Erosional landforms

The process of erosion can create different landforms along the coastline.

Headlands and bays

Cliffs along the coastline do not erode at the same pace. When a stretch of coastline is formed from different types of rock, headlands and bays can form.

Bands of soft rock such as clay and sand are weaker therefore they can be eroded quickly. This process forms bays. A bay is an inlet of the sea where the land curves inwards, usually with a beach. Hard rock such as chalk is more resistant to the processes of erosion. When the softer rock is eroded inwards, the hard rock sticks out into the sea, forming a headland.

Erosional features such as wave-cut platforms and cliffs can be found on headlands, since they are more open to the waves. Bays are more sheltered with constructive waves which deposit sediment to form a beach.

Waves attack the soft rock between sections of hard rock. This is differential erosion. The coastline changes over time, forming a bay where the erosion takes place, and a headland on either side.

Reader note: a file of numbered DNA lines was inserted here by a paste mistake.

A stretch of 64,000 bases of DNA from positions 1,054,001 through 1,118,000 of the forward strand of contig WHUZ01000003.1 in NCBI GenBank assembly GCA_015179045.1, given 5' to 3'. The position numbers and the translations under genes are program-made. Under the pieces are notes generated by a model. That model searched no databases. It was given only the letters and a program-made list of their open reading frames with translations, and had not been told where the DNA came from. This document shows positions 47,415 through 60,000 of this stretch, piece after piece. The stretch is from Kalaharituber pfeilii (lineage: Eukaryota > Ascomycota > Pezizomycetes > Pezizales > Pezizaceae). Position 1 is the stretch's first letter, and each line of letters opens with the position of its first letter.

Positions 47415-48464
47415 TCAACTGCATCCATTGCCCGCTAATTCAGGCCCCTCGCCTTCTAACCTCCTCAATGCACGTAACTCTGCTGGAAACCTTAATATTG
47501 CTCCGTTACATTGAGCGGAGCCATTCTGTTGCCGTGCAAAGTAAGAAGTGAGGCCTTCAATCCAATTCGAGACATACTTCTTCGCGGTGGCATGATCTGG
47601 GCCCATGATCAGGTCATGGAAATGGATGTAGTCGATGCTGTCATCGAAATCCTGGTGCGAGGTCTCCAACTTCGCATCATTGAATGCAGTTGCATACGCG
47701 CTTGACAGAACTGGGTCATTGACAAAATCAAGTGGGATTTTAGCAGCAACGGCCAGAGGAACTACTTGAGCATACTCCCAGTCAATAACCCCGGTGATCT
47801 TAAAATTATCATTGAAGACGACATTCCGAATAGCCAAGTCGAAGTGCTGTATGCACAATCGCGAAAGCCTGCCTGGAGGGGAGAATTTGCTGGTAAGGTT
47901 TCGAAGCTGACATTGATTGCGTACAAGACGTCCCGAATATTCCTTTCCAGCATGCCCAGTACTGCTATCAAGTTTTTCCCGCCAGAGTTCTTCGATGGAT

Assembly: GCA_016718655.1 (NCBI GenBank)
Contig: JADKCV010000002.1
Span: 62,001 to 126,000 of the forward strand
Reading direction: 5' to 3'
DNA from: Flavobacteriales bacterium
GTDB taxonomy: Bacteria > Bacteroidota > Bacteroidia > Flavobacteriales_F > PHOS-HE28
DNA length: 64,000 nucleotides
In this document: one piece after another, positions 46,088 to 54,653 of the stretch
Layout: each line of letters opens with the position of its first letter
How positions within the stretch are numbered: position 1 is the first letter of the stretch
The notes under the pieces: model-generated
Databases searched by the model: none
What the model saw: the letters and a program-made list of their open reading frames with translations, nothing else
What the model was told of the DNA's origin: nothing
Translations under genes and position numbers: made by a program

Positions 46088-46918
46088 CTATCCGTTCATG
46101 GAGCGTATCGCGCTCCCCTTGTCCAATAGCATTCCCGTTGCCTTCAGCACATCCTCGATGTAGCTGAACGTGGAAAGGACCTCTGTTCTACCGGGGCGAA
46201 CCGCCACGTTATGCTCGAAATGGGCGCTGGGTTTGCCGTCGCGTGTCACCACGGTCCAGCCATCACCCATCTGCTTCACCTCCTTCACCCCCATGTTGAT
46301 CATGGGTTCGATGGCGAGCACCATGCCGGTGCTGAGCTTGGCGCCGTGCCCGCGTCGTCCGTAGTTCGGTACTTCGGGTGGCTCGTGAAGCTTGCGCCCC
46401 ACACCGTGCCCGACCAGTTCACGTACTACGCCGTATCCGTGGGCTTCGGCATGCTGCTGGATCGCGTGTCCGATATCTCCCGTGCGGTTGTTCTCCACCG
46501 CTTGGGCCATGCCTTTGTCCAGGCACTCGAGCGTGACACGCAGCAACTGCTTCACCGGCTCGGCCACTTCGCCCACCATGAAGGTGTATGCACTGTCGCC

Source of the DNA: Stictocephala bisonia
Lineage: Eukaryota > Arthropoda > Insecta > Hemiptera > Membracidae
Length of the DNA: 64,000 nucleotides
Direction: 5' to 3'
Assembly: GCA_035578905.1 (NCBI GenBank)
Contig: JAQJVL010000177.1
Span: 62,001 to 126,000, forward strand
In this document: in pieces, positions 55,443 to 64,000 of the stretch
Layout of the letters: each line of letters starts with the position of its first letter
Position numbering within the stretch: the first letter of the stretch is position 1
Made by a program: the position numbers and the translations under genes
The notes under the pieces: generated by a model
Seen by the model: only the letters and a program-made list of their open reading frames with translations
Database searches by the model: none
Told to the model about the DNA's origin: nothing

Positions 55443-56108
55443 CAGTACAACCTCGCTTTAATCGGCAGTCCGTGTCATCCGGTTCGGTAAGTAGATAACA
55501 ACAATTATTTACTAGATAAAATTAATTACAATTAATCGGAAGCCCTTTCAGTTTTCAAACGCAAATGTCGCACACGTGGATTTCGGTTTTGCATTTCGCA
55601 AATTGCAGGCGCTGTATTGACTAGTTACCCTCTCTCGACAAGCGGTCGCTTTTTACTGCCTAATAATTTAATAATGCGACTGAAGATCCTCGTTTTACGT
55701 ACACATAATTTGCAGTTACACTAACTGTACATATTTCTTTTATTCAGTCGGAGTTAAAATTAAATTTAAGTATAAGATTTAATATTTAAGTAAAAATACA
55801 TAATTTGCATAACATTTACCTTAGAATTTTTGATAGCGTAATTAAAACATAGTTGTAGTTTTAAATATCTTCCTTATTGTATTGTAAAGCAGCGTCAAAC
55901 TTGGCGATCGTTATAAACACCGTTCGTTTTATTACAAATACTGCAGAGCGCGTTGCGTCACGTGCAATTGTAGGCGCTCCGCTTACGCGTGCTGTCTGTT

Cliffs and wave-cut platforms

Cliffs are shaped through erosion and weathering. Soft rock erodes quickly and forms gentle sloping cliffs, whereas hard rock is more resistant and forms steep cliffs. A wave-cut platform is a wide gently-sloping surface found at the foot of a cliff.

Sea attacks base. Wave-cut notch forms. Cliff collapses. Wave-cut platform forms. Cliff retreats.

A wave-cut platform is formed when the following occurs:

  1. The sea attacks the base of the cliff between the high and low water mark.
  2. A wave-cut notch is formed by erosional processes such as abrasion and hydraulic action - this is a dent in the cliff usually at the level of high tide.
  3. As the notch increases in size, the cliff becomes unstable and collapses, leading to the retreat of the cliff face.
  4. The backwash carries away the eroded material, leaving a wave-cut platform.
  5. The process repeats. The cliff continues to retreat.

Caves, arches, stacks and stumps

Caves, arches, stacks and stumps are erosional features that are commonly found on a headland.

A crack expands into a cave. A cave expands into an arch. The arch collapses leaving headland and a stack. Wave-cut platform is exposed at low tide. The stack collapses into a stump.
  1. Cracks are widened in the headland through the erosional processes of hydraulic action and abrasion.
  2. As the waves continue to grind away at the crack, it begins to open up to form a cave.
  3. The cave becomes larger and eventually breaks through the headland to form an arch.
  4. The base of the arch continually becomes wider through further erosion, until its roof becomes too heavy and collapses into the sea. This leaves a stack (an isolated column of rock).
  5. The stack is undercut at the base until it collapses to form a stump.